by Richard Sheffield
Fuel is a critical item. You have to get to the target, destroy it, destroy extra ground or air targets, and return home. You'll rarely find this possible on the minimum amount listed as you arm your plane. If a mission has a minimum fuel amount of 9,900 pounds, you should think seriously about leaving some weapons behind and taking more fuel instead. Even then you'll have to be frugal: The extra tanks don't carry very much. Be conservative with your throttle and altitude.
There are a couple of things you need to know about the Extra Fuel. You can activate the fuel as soon as you take off. Doing so has the odd effect of increasing your speed and thus your range. The fuel is still there to use, but the computer no longer takes the extra weight into consideration when calculating the fuel consumption rate. If you think you'll have to glide most of the way home from your mission, you might want to wait before using the extra fuel. Go ahead and let the aircraft run out of fuel (make sure any extra weapons are dropped) and start your glide. Now activate the extra fuel but don't start your engines yet. When you're close to the base, you can restart the engines and use the extra fuel for your landing maneuvers.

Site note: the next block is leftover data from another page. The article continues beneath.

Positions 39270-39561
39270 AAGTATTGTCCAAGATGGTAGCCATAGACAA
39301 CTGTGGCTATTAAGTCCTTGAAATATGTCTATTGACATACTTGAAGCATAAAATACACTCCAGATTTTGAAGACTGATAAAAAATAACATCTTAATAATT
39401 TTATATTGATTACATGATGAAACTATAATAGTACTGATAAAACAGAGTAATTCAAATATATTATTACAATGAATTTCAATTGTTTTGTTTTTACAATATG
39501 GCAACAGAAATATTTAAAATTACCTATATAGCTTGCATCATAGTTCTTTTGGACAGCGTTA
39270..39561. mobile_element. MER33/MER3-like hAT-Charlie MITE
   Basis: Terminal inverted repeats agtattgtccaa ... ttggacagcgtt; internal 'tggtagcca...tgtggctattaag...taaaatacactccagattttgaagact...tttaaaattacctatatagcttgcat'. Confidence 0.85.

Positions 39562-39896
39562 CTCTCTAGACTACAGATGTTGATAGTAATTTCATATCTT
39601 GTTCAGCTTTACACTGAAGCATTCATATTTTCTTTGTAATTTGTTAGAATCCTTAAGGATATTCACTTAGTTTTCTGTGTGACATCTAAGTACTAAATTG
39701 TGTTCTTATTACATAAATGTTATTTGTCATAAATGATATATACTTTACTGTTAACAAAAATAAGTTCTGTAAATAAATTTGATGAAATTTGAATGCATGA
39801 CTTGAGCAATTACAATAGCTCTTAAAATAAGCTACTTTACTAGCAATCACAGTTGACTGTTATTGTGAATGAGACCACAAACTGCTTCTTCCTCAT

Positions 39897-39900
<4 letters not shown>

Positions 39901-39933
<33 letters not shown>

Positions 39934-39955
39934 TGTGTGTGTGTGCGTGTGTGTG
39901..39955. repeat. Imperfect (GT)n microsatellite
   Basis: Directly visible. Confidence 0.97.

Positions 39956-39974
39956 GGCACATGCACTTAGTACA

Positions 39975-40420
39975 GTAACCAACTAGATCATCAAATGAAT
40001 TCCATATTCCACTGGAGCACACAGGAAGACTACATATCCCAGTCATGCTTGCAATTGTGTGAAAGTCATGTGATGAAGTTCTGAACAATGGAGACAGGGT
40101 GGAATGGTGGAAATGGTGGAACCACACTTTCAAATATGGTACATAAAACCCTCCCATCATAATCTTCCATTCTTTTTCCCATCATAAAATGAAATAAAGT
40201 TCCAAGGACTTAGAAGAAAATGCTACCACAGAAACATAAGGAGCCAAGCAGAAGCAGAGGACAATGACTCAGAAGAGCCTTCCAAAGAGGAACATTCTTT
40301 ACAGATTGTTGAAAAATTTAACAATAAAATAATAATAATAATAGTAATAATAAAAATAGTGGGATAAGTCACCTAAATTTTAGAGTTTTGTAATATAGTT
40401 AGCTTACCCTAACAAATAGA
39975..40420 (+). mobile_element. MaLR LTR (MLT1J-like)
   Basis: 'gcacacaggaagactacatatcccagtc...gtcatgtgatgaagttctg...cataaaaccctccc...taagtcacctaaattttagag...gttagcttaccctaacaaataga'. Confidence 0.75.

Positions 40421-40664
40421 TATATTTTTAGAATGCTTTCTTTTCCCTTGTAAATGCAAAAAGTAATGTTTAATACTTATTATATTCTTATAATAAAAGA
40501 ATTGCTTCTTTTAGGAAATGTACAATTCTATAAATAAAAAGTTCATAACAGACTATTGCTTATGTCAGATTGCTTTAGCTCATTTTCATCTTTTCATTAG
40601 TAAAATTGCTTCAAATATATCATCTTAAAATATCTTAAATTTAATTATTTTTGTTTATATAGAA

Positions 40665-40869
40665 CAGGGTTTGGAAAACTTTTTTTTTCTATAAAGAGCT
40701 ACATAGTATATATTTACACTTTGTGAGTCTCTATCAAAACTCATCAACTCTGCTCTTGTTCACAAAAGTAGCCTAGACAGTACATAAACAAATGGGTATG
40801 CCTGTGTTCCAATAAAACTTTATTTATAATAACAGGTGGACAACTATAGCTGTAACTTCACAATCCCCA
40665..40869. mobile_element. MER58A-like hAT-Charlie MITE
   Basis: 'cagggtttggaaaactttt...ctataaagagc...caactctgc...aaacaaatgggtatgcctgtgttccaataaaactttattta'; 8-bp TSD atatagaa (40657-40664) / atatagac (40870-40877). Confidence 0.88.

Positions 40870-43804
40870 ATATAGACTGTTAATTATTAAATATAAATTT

Under certain circumstances, if you don't turn or maneuver, you should be able to glide almost indefinitely. It glides best when the weapons bays are empty. By pitching the nose up to around nine degrees you'll be just above stall speed, and you should be able to get the Vertical Velocity Indicator to level out. This maneuver won't work if you have a lot of fuel left, due to the added weight.
The aircraft fuel consumption rate goes down as you increase in altitude, up to 32,000 feet. This is shown in an increase in airspeed for a particular throttle setting. The effect of this increase in airspeed is an increase in range.